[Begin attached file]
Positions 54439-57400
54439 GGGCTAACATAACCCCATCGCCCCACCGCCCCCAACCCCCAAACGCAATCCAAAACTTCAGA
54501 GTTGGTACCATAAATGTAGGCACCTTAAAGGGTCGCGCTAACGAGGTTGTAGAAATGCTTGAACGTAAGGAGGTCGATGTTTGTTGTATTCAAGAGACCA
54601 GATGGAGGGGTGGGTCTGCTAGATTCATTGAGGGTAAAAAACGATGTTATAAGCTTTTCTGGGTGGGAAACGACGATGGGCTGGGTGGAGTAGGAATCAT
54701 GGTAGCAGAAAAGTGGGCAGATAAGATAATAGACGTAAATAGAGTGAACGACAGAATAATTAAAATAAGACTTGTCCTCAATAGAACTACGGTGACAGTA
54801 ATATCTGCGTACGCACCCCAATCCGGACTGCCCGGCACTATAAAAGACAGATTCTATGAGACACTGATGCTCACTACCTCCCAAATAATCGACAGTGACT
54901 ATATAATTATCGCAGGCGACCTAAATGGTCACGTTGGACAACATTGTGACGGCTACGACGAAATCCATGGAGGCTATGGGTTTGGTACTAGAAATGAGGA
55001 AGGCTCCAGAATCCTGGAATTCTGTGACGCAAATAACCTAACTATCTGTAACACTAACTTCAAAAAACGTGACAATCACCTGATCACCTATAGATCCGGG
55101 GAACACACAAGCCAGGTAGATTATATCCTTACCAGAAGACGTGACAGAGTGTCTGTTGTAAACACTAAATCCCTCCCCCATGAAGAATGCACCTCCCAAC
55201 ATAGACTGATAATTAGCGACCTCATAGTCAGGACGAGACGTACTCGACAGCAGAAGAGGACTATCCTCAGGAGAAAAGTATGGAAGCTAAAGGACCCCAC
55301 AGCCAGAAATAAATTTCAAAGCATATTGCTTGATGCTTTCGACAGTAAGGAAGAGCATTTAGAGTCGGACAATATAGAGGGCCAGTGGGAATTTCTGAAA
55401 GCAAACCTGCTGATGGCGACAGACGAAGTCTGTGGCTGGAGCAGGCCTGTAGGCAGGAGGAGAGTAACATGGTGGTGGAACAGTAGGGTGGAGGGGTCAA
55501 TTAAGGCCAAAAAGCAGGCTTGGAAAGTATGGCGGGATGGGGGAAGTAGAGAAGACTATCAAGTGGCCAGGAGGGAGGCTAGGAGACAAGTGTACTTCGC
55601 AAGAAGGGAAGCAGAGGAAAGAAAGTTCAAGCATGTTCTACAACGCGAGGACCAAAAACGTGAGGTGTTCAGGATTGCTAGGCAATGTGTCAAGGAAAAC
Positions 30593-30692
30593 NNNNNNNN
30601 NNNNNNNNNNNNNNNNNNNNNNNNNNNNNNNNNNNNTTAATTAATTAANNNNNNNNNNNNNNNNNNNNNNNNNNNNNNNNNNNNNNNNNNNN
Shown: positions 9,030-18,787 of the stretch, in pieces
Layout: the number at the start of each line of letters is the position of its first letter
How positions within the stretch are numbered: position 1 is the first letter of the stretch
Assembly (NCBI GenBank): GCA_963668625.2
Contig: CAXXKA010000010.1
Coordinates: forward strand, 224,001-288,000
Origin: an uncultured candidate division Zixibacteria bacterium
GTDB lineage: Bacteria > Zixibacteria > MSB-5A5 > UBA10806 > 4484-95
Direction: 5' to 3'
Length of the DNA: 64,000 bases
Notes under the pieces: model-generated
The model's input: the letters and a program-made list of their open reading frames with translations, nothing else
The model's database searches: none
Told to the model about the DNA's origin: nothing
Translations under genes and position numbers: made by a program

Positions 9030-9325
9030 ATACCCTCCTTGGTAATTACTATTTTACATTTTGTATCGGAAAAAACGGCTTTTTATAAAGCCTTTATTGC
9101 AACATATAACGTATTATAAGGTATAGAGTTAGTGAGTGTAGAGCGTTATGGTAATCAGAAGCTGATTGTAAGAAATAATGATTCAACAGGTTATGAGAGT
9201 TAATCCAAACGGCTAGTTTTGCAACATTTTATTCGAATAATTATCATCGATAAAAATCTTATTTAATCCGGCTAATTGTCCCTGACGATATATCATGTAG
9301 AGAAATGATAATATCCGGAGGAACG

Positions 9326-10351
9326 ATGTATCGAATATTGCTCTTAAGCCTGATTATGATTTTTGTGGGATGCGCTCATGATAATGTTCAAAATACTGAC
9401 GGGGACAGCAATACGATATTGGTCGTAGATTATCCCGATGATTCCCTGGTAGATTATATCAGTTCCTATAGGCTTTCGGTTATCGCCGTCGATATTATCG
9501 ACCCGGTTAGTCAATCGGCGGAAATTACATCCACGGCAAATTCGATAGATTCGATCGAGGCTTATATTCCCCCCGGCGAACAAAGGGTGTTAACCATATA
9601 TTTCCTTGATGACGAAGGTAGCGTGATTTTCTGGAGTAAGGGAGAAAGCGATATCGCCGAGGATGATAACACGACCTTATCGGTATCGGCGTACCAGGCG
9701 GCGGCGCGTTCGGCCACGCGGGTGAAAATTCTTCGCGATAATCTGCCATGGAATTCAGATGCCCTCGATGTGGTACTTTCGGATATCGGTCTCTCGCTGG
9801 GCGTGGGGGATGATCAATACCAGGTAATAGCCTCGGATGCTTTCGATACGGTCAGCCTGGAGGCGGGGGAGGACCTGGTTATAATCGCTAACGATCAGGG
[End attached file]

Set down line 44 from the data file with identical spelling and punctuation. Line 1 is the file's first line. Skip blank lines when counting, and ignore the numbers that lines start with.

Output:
9801 GCGTGGGGGATGATCAATACCAGGTAATAGCCTCGGATGCTTTCGATACGGTCAGCCTGGAGGCGGGGGAGGACCTGGTTATAATCGCTAACGATCAGGG